There is a lot of talk about the immune system these days, with good reason. It is a complex and intelligent defense system capable of discerning microscopic enemies to our health and constructing an appropriate defense against them. When it fails to do either, people get sick and even die. So, it is indeed worthy of our attention.
Manmade attempts to “help” the immune system through antibiotics and vaccines have proven effective in controlling and even eradicating some diseases: Polio, smallpox, measles, mumps and the flu among them. It is hoped that this list will soon include COVID-19, also known as the coronavirus.
In the meantime, here are five simple things we can do to support the immune system.
Manage stress. Stress decreases the white blood cells that help fight off infection. The lower our white blood cell count, the more at risk we are for everything from the common cold to the coronavirus. Deep breathing, mindfulness and exercise can help bring down the stress hormones.
Stay hydrated. Drink lots of water, throughout the day. Water flushes toxins and ensures that our cells get all the oxygen they need to function as they were meant to. It also helps produce lymph. Lymph carries immune cells throughout the body to the places they are most needed.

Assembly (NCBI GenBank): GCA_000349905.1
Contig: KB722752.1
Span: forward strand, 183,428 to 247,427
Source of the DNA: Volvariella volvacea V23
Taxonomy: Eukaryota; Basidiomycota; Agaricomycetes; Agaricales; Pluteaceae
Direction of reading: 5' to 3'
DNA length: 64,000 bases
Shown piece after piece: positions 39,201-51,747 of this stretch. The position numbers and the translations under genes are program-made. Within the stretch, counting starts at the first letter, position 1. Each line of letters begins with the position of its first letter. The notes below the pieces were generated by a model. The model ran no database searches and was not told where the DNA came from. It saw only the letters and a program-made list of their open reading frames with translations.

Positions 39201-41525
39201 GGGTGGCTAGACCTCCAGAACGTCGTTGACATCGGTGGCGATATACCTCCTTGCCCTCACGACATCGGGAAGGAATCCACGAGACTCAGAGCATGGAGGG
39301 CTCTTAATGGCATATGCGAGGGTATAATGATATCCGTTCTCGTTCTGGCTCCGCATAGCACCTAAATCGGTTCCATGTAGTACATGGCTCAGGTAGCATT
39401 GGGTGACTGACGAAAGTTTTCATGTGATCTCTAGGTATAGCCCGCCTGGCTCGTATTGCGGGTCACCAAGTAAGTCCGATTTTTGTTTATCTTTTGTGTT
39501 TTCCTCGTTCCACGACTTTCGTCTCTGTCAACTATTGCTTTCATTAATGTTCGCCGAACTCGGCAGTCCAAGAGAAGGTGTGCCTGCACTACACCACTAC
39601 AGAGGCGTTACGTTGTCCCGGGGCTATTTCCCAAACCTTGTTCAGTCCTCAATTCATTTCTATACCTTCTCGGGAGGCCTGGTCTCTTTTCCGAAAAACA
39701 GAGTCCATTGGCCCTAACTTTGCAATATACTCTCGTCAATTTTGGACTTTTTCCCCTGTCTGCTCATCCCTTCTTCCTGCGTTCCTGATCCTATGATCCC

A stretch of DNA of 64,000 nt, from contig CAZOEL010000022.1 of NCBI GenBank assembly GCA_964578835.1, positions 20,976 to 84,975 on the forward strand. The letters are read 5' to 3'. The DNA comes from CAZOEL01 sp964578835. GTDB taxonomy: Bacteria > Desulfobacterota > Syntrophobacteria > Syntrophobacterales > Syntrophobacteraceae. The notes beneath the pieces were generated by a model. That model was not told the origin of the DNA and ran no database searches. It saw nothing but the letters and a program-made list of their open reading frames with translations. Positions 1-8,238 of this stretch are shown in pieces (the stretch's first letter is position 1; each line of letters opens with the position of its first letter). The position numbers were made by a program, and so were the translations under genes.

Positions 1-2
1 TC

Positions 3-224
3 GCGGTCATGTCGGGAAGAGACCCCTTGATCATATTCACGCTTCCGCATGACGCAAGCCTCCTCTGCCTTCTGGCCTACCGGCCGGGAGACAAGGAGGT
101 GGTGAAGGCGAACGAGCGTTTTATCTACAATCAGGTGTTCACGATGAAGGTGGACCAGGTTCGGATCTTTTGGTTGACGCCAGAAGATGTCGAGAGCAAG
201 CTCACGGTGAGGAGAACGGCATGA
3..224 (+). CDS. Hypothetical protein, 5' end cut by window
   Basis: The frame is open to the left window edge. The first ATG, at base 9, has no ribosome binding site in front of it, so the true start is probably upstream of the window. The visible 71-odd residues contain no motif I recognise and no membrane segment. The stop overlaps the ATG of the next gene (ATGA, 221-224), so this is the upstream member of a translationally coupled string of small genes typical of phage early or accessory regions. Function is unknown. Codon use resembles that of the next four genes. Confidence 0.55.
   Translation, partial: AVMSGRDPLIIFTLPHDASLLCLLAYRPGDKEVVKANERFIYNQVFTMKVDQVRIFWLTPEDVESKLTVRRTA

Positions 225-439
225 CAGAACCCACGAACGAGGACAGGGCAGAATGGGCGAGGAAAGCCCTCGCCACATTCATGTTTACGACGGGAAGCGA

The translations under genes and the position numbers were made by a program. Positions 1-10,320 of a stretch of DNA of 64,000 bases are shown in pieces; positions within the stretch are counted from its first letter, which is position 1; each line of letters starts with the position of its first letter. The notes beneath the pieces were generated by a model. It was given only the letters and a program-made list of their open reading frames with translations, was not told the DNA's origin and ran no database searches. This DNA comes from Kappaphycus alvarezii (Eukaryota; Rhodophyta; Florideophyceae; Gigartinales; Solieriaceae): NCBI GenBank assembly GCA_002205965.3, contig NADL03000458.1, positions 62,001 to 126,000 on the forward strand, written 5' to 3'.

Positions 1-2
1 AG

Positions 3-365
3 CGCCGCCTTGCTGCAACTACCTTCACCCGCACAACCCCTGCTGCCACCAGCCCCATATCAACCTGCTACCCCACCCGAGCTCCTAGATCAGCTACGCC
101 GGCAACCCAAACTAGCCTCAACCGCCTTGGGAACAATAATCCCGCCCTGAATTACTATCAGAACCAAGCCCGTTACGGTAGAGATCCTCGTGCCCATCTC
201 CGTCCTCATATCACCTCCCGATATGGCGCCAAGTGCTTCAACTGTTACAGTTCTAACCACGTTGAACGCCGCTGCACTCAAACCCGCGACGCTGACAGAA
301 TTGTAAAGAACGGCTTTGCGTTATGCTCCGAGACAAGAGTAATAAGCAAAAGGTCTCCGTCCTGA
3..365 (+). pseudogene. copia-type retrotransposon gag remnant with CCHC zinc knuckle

Get a good night’s sleep. Sleep is a time of restoration for the body, during which a special protein (cytokine) is released that fights infection. Too little sleep lowers the amount of these proteins and increases your chances of getting sick.
Eat a healthy diet. Eat your veggies, lean proteins and healthy fats. Without them, your immune defenses grow weak. Some nutrients that have been identified as critical for the growth and function of immune cells include vitamin C, vitamin D, zinc, selenium, iron and protein (including the amino acid glutamine). They are found in a variety of plant and animal foods.
Take a multivitamin. Supplements should not be considered a substitute for a good diet, but they can help fill the gaps. When you are choosing a supplement, ask: Does it provide the recommended dietary allowances (RDA)? Is it in a form my body can tolerate (for example, if you have trouble swallowing pills, look for a liquid or an isotonic form)?
Do those five things in addition to the basics: Wear a mask. Wash your hands. Socially distance. And always check with your health professional before making diet and lifestyle changes.